Is it Tyme for a banking change?


TymeBank had its official launch, although it has already signed up more than 80 000 customers.

As South Africa’s first fully digital bank, it is what the industry calls a “digital disruptor”.

Its only physical presence is at kiosks at Pick n Pay and Boxer stores where you can open an account and make cash deposits or withdrawals at tills.

The rest of your banking is done with a card and the internet.

One of the key elements of a digital disruptor is that it drives down costs as it has no legacy systems or expensive branch networks to maintain.

TymeBank has no monthly fees and many everyday banking transactions are free, such as card swipes and cash withdrawals at Pick n Pay or Boxer tills.

You pay R4 to deposit cash at a till and R2 for an electronic funds transfer or debit order. Based on my personal banking behaviour my bank fees would be about R22 a month.

Probably the most innovative feature of TymeBank is that you can open an account with just your fingerprint. No ID documents or utility bills are required.

TymeBank’s ID verification system is linked directly to Home Affairs and it uses information from the consumer profile bureau to confirm your address.

Responses on social media by TymeBank customers confirm that it takes only five minutes to receive your bank card. Some have, however, complained about support services.

Cheslyn Jacobs, TymeBank’s head of sales and service, acknowledged that the bank client acquisition strategy has been more successful than expected, creating some teething problems.

“We are ahead of where we expected to be with new customers; the aim of the soft launch was to identify and deal with the technical issues,” she said.

It is increasing the number of TymeBank “ambassadors” (support staff). As part of an initiative to reduce youth unemployment in South Africa, TymeBank ambassadors are sourced from previously unemployed youth between the ages of 19 to 29.

Based on social media responses, the big attraction appears to be the high interest rates with many customers saying they are using the bank for their saving goals.

Customers can create and name up to 10 different saving goals and transfer funds from their Everyday account into a GoalSave in seconds.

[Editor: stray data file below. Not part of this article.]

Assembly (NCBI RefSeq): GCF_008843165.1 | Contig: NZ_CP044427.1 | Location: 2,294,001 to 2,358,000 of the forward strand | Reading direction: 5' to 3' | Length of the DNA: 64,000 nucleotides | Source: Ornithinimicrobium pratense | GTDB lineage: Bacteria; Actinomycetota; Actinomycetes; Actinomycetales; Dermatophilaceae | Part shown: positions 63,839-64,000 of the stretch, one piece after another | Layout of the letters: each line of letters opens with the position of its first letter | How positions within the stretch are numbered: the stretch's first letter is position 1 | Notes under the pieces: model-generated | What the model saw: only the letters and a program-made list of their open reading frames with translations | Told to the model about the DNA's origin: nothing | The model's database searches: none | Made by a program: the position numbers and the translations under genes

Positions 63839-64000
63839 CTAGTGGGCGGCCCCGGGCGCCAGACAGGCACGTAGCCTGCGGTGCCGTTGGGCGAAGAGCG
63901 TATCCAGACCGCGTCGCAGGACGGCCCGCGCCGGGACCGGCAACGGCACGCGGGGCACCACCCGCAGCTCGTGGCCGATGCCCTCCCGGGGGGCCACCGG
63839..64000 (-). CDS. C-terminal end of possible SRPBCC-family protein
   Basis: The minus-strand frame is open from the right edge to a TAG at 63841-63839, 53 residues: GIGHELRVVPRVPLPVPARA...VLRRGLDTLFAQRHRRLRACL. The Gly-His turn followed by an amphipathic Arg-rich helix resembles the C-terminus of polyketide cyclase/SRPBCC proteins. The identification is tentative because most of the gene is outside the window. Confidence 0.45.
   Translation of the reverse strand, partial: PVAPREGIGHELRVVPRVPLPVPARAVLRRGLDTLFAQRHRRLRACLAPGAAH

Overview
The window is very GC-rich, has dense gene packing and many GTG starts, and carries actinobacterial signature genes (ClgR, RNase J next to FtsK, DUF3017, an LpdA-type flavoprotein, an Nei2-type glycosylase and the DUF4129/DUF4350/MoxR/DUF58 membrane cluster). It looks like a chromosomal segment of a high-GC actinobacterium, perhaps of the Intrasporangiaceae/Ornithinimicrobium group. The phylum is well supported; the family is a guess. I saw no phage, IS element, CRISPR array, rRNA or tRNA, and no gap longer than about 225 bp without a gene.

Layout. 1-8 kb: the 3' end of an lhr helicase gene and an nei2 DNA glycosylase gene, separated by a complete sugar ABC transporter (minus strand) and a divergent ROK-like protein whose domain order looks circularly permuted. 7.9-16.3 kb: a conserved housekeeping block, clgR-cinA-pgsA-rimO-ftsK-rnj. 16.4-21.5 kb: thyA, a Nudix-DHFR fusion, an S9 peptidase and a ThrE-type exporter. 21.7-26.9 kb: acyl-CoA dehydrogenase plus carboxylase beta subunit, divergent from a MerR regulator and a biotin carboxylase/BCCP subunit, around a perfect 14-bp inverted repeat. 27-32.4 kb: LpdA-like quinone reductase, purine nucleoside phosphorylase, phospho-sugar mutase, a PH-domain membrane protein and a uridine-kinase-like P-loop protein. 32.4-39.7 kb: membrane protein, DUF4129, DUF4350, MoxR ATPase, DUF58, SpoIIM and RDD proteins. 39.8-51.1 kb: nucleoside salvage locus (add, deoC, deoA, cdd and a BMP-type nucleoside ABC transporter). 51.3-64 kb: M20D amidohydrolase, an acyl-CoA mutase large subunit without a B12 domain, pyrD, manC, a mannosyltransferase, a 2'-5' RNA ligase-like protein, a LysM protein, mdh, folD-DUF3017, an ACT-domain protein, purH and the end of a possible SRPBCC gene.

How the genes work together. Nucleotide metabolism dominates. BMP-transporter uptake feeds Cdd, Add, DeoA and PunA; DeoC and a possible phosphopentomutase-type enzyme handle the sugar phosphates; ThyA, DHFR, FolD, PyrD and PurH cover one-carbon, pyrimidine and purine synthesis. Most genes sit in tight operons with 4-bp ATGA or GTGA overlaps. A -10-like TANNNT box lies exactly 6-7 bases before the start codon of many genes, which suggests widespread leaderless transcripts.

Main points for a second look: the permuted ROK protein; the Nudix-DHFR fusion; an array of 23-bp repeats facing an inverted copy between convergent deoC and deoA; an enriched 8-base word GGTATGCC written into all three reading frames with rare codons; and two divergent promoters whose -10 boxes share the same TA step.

They earn as much as 6% interest from the day they start saving, 7% after 30 days and 9% after 90 days.

After 90 days, if customers give 10 days’ notice, they can earn as much as 10% interest a year on their savings.

While Jacobs says this decision to reward the length of time you invest for is part of the bank’s drive to create a savings culture; it is also the strategy of most banks to increase deposits over 30 days.

Any deposits of over 30 days are considered of higher quality in terms of the Basel III banking requirements.

Unlike Capitec which charges a monthly fee of R5 but then pays a relatively high interest rate for their transactional account, Tyme has no monthly fees but a zero-interest rate.

You have to transfer your funds into a GoalSave account to make your money work for you.

The challenge for TymeBank is going to be converting those new customers into using the bank as their primary account, not just for saving.

Many people are happy to open a new bank account to test it out, but they generally keep their existing transactional account until they are fully convinced to make the switch.

The retailer-linked bank has been tried before when more than 15 years ago Nedbank opened its Go Banking account in conjunction with Pick n Pay.

Despite being the cheapest bank account in the country by a long way, the initiative topped out at 90 000 customers.

Jacobs believes TymeBank is a very different offering. First, it has no revenue streams to protect – effectively Go Banking was a competitor to Nedbank’s existing banking options.

Second, technology has moved a long way since then with banking apps making it far easier to run a digital bank without the need for branches.

They have fully integrated with the Pick n Pay Smart Shopper programme. The TymeBank card doubles up as a Pick n Pay Smart Shopper card.

This means that TymeBank customers earn Smart Shopper points everywhere they shop, not just in Pick n Pay.

TymeBank customers also earn double Smart Shopper points when using their card to swipe and pay in a Pick n Pay store and they receive one point for every R3 spent at other retailers.

Jacobs says the next roll-out will be in simple lending products.

They will be using alternative data streams to assess risk rather than the traditional models used by the banks.

This will include shopping behaviour collected with the Smart Shopper data.


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